Aging brown dwarfs become reclusive

Artistic illustration of a brown dwarf

Artistic illustration of a brown dwarf – NASA, ESA, J. OLMSTED (STSCI)

March 21. () –

A new study based on observations from the Hubble Space Telescope has found that the older a brown dwarf is, it is less likely to have a dwarf companion.

Brown dwarfs are interstellar objects larger than Jupiter but smaller than lower mass stars. Like stars, they collapse from a cloud of gas and dust, but do not have enough mass to sustain hydrogen fusion like a normal star. Like stars, brown dwarfs can be born in pairs and orbit one another.

But an advanced age means the binary dwarf pair is so weakly bound by gravity that they drift apart over a few hundred million years. as a result of the attraction of the stars that surround them.

Hubble can detect binaries at a distance of up to 480 million kilometers, the approximate separation between our Sun and the asteroid belt. But the astronomers who carried out the study did not find any binary pairs in a sample of brown dwarfs in the solar neighborhood.

“Our study confirms that widely separated companions are extremely rare among cooler, lower-mass isolated brown dwarfs, even though brown dwarf binaries are observed at younger ages. This suggests that such systems do not survive in time,” said it's a statement lead author Clémence Fontanive of the Trottier Institute for Exoplanet Research at the University of Montreal.

In a similar study Fontanive conducted a couple of years ago, Hubble observed extremely young brown dwarfs and some had binary companions, confirming that star formation mechanisms produce binary pairs between low-mass brown dwarfs. The lack of binary companions for the oldest brown dwarfs suggests that some may have started out as binaries, but they separated over time.

The new Hubble findings further support the theory that brown dwarfs are born in the same way as stars, through the gravitational collapse of a cloud of molecular hydrogen. The difference is that they do not have enough mass to sustain nuclear fusion of hydrogen to generate energy, while the stars do have it.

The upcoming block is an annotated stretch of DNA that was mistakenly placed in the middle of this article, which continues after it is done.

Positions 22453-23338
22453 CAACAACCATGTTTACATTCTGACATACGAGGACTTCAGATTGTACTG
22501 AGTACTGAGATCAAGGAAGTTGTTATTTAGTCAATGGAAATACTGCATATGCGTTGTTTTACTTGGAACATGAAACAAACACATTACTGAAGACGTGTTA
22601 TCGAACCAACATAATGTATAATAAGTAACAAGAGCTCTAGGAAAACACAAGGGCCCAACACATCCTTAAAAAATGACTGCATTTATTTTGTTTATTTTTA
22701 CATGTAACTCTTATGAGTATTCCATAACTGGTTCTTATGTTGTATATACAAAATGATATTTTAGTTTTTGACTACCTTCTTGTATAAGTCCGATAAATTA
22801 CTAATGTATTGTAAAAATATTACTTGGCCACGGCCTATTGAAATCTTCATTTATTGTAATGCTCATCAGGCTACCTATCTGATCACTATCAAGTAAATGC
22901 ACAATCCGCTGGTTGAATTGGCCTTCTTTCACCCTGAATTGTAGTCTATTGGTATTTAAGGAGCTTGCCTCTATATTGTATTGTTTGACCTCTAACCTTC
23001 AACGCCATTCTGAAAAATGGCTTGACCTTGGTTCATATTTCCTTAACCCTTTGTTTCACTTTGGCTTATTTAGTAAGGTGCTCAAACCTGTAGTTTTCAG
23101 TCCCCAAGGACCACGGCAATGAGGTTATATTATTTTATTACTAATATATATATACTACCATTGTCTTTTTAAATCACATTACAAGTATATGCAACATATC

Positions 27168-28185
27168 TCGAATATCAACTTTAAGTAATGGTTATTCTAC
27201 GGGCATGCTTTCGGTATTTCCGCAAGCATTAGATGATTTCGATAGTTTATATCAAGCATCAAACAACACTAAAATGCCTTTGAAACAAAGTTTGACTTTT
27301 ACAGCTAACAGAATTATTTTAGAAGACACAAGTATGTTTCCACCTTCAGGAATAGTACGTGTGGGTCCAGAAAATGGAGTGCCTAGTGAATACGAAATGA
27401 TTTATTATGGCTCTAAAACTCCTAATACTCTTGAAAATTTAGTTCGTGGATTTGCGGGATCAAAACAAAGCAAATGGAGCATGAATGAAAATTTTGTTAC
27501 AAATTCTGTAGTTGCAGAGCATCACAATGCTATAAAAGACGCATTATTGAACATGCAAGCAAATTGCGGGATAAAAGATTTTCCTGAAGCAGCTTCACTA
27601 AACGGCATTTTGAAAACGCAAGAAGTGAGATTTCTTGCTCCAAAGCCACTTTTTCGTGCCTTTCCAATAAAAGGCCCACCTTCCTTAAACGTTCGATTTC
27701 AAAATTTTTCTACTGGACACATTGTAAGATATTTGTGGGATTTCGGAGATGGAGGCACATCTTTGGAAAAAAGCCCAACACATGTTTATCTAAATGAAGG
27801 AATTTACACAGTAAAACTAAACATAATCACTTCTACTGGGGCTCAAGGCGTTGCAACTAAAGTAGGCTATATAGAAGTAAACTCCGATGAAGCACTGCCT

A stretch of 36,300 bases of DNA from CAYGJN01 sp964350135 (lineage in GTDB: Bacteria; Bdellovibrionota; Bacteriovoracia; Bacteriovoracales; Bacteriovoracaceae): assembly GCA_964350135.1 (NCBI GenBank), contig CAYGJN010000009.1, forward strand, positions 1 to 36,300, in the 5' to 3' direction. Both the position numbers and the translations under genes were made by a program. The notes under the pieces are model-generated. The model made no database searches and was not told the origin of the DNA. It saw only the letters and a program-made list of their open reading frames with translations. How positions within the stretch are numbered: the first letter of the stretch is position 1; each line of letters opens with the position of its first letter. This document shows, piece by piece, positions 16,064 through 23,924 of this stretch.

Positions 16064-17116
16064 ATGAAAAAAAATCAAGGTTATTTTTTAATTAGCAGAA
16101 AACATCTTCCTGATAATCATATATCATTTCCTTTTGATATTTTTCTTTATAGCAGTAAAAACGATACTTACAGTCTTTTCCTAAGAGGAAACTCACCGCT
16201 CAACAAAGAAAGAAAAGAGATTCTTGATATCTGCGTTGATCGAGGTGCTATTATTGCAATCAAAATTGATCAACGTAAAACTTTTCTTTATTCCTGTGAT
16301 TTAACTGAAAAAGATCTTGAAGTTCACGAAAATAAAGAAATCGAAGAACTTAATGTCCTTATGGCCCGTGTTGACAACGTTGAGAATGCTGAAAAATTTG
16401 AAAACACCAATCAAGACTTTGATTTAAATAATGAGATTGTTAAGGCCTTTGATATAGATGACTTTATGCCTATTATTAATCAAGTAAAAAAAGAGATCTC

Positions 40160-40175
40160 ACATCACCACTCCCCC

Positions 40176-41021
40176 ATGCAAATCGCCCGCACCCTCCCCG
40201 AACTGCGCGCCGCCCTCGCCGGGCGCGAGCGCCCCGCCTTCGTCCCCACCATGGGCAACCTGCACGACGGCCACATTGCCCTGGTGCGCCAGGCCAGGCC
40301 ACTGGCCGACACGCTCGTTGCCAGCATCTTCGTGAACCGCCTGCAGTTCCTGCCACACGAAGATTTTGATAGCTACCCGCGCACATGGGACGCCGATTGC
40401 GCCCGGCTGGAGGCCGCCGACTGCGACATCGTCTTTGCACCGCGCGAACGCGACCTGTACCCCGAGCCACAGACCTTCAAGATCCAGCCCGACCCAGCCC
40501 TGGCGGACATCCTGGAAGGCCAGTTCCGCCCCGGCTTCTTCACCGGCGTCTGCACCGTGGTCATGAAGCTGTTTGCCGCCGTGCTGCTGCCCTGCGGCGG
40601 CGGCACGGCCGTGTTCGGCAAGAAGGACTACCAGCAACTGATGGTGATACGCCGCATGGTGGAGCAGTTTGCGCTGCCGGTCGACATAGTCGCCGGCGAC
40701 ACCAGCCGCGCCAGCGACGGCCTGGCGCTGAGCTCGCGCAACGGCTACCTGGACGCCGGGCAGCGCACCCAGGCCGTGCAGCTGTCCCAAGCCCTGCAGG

More than half of the stars in our galaxy have a companion star that resulted from these formation processes, and the most massive stars are most commonly found in binary systems. “The motivation for the study was really to see how low-mass the observed trends hold across multiple star systems,” Fontanive said.

“Our Hubble survey provides direct evidence that these binaries we observe when they are young are unlikely to survive to old ages; they are likely to be altered. When they are young, they are part of a molecular cloud and then, as they age, the cloud disperses. As that happens, things start moving and stars pass by each other. Because brown dwarfs are so light, the gravitational attraction that binds the wide binary pairs together is very weak, and overlooked stars can easily tear these binaries apart“Fontanive said.

The team selected a sample of brown dwarfs previously identified by NASA's Wide Field Infrared Explorer. It sampled some of the coldest, lowest-mass ancient brown dwarfs in the solar neighborhood. These old brown dwarfs are so cold (a few hundred degrees warmer than Jupiter in most cases) that their atmospheres They contain water vapor that condenses.

To find the coolest companions, the team used two different near-infrared filters, one where cool brown dwarfs are bright and another that covers specific wavelengths where They appear very weak as a result of the absorption of water in their atmospheres.

“Most stars have friends, whether they are binary companions or exoplanets,” added team member Beth Biller from the University of Edinburgh in the United Kingdom. “This survey really shows that the same is not true for brown dwarfs. After a brief period early in their life, “most brown dwarfs remain single for the rest of their very long existence.”

“This is the best observational evidence to date that brown dwarf pairs move apart over time,” Fontanive said. “We could not have performed this type of study and confirmed previous models without Hubble's keen insight and sensitivity.”

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Written by Editor TLN

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